By Helidon Gjergji

At the beginning of the mass TV era, there were just a handful of television stations broadcasting a few number of programs over a restricted period of time. But the limited channel choices and schedule didn't seem to impede the television from becoming the new center of gravity for the private social sphere. In fact, for the vast public it was common to watch things they never would freely choose to watch. In absence of his favorite games, a man irreversibly affected by the TV syndrome, and who loves football and baseball, would watch the recent developments of a coup d'etat in Ivory Cost, which he didn't even know existed and he didn't care about anyway. Of course, in such conditions the absence of a pluralistic choice led to the creation of a virtual autocrat, a well known conclusion. Yet, that is not as interesting as the fact that the TV assumed a quasi-human identity which both integrated it and set it apart from the members of the family. The unwilling substitution of the football game with the Ivory Cost News makes plain this status of the television as the familiarizing unknown in the family. So, paradoxically the TV dictated a species of pluralism. 

But soon something crucial started to gradually change TV. Its relationship with the viewer become more lively, challenging the initial status-quo. What was before unilateral became a mutual rapport between the viewer and his/her  TV-set. People started being watched by the television. The box was constantly spying on people. What are their favorite programs? How are the preferences divided in terms of class, gender, age, race, ethnicity? What's the best time of the day and week to broadcast certain programs? Demography and statistics became the strong allies of this process of democratization. Channels and stations boomed, and broadcasting was largely extended to 24 hours a day. It was what we today call the democratization of the television. This phenomenon of watching and being watched unavoidably made the television a less distinct subject of the family, that is, less unknown.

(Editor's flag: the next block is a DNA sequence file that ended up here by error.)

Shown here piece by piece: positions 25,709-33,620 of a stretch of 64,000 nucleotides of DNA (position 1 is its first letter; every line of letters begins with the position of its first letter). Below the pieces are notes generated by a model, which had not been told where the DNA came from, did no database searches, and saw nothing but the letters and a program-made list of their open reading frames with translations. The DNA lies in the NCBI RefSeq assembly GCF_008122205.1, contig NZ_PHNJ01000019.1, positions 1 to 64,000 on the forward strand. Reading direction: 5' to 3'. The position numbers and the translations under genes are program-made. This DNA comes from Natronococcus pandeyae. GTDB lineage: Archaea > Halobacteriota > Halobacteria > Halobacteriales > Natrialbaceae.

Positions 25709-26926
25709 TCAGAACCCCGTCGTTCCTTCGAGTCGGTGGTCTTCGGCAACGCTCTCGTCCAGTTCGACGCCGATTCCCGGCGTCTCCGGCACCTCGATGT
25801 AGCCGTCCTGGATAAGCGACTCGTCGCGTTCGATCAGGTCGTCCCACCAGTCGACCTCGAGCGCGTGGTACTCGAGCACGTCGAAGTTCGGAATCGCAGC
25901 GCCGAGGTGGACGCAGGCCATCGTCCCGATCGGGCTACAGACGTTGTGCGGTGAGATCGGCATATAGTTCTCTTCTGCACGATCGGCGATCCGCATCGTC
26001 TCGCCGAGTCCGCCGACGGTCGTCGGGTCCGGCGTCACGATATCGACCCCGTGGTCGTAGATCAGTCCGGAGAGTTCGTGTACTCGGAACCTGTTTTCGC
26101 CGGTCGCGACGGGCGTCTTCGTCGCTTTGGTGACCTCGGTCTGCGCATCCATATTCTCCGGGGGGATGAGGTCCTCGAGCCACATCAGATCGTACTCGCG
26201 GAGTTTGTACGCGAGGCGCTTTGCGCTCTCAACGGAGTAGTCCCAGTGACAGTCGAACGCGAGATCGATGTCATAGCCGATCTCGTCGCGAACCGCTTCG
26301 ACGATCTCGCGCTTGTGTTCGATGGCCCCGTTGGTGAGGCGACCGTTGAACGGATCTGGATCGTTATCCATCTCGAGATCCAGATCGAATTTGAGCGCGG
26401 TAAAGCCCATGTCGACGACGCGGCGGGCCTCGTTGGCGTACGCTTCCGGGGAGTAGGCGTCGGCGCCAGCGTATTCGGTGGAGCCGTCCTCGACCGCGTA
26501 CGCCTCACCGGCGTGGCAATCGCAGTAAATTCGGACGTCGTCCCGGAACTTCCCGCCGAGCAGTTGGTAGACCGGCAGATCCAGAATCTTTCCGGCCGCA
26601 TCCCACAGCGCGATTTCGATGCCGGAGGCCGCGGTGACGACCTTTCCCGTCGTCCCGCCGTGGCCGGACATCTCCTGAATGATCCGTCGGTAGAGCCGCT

Cable, video, satellite, interactive TV. These acrophobic technological achievements facilitated the triumph of a very sophisticated virtual system. TV democracy is here; it is not a dream or project anymore. Now people can watch what truly interests them and comforts them in every sense. The remote control becomes an additive fictional muscle of one's body, obediently sending impulses from one's mind to the TV monitor. No more need to watch the News about Ivory Cost, while one can watch his/her favorite football game; no need for an Albanian to follow the Kosova War through Serbian, American or French channels, while he/she could follow it through Albanian channels broadcasted via satellite. The Albanian ones will tell him/her exactly what he/she wants when he/she wants to hear it and in his/her favorite language. On the other side, a Serbian viewer watches his/her own channels, with the version and language that he/she prefers. No need to mention that the information of the Serb viewer is the opposite of the Albanian's. By another paradox, this perfect television democracy becomes the tomb of reality. The TV ceases to be a distinct identity, and becomes a chameleon-like image, permitting everybody to easily find their self reflection. What before served to transmit a virtual version of reality now serves to reflect a virtual version of one's own superego. The electronic mirror is born.